Jury awards $3 million to UVA administrator in Rolling Stone defamation case

Rolling Stone found liable for defamation
Rolling Stone found liable for defamation

A jury has awarded $3 million to a University of Virginia administrator who won a defamation case against Rolling Stone magazine for its discredited account of a gang rape at a fraternity house.

Nicole Eramo was awarded the damages three days after the same jury ruled for her in a lawsuit against the magazine, its publisher and reporter Sabrina Rubin Erdely.

The jury said Erdely must pay $2 million and Rolling Stone $1 million. However, Rolling Stone is covering the cost of Erdely's damages, as well as her legal fees.

Eramo argued that the November 2014 story, "A Rape on Campus," portrayed her as callous and indifferent to the plight of the alleged sexual assault victim, who was identified only as Jackie. Eramo had sought $7.5 million from the jury.

Eramo's lawyer Libby Locke said the ruling was a "public repudiation of Rolling Stone. Shame on them. Shame on them."

The story was explosive but fell apart under closer examination. Charlottesville police said they could not find evidence to support Jackie's account of a rape and beating at the Phi Kappa Psi house.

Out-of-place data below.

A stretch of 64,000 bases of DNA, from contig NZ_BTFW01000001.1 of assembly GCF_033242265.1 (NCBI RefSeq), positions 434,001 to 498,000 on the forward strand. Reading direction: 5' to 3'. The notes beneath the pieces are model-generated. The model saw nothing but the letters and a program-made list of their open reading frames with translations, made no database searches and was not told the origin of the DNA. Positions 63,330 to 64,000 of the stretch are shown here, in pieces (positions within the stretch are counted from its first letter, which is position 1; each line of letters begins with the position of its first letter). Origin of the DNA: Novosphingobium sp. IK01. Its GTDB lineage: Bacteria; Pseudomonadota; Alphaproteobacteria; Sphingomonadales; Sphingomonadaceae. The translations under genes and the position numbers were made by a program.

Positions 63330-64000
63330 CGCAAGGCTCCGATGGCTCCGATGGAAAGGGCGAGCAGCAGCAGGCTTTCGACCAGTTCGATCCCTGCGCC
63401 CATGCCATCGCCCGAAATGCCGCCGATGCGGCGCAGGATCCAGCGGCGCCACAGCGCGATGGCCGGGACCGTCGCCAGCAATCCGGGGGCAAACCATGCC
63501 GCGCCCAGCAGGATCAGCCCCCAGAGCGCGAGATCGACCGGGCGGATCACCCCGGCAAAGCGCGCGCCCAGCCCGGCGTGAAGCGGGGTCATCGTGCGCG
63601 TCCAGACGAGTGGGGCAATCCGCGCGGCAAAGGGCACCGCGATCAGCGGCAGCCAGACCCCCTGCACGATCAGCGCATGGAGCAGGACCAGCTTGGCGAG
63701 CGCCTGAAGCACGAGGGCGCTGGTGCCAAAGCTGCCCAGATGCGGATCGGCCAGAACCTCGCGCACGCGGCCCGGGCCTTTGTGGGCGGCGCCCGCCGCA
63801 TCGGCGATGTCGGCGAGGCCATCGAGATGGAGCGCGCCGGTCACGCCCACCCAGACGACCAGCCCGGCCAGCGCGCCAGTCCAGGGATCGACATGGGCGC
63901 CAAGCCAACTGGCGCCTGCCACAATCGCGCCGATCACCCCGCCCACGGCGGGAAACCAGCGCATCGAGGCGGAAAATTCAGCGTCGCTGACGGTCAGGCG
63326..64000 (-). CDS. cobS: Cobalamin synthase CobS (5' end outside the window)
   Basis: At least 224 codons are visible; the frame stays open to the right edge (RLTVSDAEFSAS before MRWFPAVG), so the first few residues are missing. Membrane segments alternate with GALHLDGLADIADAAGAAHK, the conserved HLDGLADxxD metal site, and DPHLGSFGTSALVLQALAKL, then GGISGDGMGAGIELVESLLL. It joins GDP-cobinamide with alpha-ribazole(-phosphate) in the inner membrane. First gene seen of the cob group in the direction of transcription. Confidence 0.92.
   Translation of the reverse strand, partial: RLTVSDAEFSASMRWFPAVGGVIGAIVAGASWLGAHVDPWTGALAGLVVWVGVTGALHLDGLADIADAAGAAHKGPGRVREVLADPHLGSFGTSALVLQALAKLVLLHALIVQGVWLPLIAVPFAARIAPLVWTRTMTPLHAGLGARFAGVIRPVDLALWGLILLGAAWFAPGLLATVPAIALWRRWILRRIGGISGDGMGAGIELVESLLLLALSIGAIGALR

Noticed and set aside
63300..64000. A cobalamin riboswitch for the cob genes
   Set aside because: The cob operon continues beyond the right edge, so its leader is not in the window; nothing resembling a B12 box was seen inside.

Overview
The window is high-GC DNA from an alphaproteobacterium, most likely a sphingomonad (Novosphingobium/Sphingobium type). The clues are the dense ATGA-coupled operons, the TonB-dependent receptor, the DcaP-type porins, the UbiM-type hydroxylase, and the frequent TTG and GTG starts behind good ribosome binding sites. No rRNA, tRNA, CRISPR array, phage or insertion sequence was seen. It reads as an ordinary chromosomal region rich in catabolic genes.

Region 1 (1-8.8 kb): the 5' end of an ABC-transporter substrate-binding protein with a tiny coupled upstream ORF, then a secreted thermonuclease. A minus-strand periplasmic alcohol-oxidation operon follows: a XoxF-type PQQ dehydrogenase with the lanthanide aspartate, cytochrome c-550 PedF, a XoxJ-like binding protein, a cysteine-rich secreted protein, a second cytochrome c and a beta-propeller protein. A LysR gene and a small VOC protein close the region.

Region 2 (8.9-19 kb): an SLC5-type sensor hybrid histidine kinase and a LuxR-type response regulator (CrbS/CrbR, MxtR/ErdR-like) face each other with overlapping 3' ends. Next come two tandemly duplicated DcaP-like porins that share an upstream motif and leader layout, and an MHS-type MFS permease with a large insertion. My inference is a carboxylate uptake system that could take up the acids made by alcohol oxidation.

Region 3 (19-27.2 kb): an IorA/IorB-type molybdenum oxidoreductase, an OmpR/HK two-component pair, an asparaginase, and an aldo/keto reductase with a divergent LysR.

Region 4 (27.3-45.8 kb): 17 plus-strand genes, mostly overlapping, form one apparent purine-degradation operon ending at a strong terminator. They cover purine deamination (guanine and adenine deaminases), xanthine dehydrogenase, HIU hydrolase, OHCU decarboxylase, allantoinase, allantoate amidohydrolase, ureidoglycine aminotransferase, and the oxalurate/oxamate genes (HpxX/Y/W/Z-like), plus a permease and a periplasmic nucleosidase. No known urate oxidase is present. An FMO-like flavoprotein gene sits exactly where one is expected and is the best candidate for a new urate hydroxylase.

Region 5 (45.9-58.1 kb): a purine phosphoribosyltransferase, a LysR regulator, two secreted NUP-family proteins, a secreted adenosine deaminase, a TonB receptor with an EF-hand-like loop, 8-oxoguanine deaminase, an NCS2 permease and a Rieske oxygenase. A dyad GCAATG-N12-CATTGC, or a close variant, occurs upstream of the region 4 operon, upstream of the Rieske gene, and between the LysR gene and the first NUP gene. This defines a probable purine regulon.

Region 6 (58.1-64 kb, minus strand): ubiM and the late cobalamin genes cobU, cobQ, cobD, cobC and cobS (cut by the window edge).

And Erdely had never spoken to the men identified in the story as Jackie's attackers. A review by the Columbia Journalism School called it a failure of the basics of journalism.

Eramo argued in court papers that she was the "chief villain" of the story, and she told the jury earlier Monday that she was devastated by it.

nicole eramo rolling stone
University of Virginia administrator Nicole Eramo leaving federal court last week.

She said it came out as she was preparing for cancer surgery, and she suggested that it drove her to contemplate suicide.

"Those days after the article came out, I felt like a dead man walking," she said.

In an opening statement during the damages phase, a lawyer for Rolling Stone told the jury that the magazine considers the story a "badge of shame."

"We accept your verdict," lawyer David Paxton said. "We accept the decision you have made."

In his closing argument, Tom Clare, Eramo's lawyer, said his client was a "strong" person. "But even the strongest people have a breaking point," he added.

Her team said the defamatory statements harmed Eramo's reputation, emotional well-being and professional standing. Her lawyers emphasized the article's scope, saying it reached roughly 14.7 million readers between its initial publication in November and full retraction in April 2015.

Lawyers for Rolling Stone said this estimate is generous because it is based off circulation numbers intended for advertisers.

Related: 'Failures' found in Rolling Stone article

Rolling Stone faces another lawsuit brought by Phi Kappa Psi for $25 million. That trial is scheduled to begin next year. A separate suit brought by individual members of the fraternity was dismissed.

Erdely, the reporter, was found liable for defamation for parts of the original story and interviews she gave about the piece afterward.

The magazine and publisher, Wenner Media, were found liable for republishing the story several weeks later with an editor's note. The note acknowledged doubts about Jackie's account but did not change or remove any part of the original story.


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